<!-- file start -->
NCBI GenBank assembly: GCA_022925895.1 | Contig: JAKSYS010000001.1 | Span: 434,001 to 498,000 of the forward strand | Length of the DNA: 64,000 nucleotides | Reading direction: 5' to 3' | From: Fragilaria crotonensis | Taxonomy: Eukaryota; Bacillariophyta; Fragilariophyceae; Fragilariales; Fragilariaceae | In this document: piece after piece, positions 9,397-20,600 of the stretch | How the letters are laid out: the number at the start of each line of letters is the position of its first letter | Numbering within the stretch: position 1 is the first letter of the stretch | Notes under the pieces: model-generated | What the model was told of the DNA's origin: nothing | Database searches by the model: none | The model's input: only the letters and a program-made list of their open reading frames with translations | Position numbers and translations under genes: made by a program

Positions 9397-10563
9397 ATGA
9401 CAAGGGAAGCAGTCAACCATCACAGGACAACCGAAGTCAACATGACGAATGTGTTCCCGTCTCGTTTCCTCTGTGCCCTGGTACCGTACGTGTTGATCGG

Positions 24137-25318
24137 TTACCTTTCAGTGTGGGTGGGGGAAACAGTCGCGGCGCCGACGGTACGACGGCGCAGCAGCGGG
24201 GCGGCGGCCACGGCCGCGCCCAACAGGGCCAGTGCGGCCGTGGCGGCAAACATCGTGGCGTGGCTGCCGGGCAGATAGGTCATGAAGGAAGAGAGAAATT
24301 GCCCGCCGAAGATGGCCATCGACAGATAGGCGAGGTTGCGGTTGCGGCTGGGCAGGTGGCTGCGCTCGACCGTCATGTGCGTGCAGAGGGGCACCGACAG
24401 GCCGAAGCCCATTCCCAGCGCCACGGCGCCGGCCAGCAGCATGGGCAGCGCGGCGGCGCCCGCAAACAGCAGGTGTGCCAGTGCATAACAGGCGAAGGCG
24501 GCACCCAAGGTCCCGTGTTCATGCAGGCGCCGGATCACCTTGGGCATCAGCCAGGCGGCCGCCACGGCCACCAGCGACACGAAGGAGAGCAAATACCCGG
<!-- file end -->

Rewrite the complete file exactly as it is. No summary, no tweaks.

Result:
NCBI GenBank assembly: GCA_022925895.1 | Contig: JAKSYS010000001.1 | Span: 434,001 to 498,000 of the forward strand | Length of the DNA: 64,000 nucleotides | Reading direction: 5' to 3' | From: Fragilaria crotonensis | Taxonomy: Eukaryota; Bacillariophyta; Fragilariophyceae; Fragilariales; Fragilariaceae | In this document: piece after piece, positions 9,397-20,600 of the stretch | How the letters are laid out: the number at the start of each line of letters is the position of its first letter | Numbering within the stretch: position 1 is the first letter of the stretch | Notes under the pieces: model-generated | What the model was told of the DNA's origin: nothing | Database searches by the model: none | The model's input: only the letters and a program-made list of their open reading frames with translations | Position numbers and translations under genes: made by a program

Positions 9397-10563
9397 ATGA
9401 CAAGGGAAGCAGTCAACCATCACAGGACAACCGAAGTCAACATGACGAATGTGTTCCCGTCTCGTTTCCTCTGTGCCCTGGTACCGTACGTGTTGATCGG

Positions 24137-25318
24137 TTACCTTTCAGTGTGGGTGGGGGAAACAGTCGCGGCGCCGACGGTACGACGGCGCAGCAGCGGG
24201 GCGGCGGCCACGGCCGCGCCCAACAGGGCCAGTGCGGCCGTGGCGGCAAACATCGTGGCGTGGCTGCCGGGCAGATAGGTCATGAAGGAAGAGAGAAATT
24301 GCCCGCCGAAGATGGCCATCGACAGATAGGCGAGGTTGCGGTTGCGGCTGGGCAGGTGGCTGCGCTCGACCGTCATGTGCGTGCAGAGGGGCACCGACAG
24401 GCCGAAGCCCATTCCCAGCGCCACGGCGCCGGCCAGCAGCATGGGCAGCGCGGCGGCGCCCGCAAACAGCAGGTGTGCCAGTGCATAACAGGCGAAGGCG
24501 GCACCCAAGGTCCCGTGTTCATGCAGGCGCCGGATCACCTTGGGCATCAGCCAGGCGGCCGCCACGGCCACCAGCGACACGAAGGAGAGCAAATACCCGG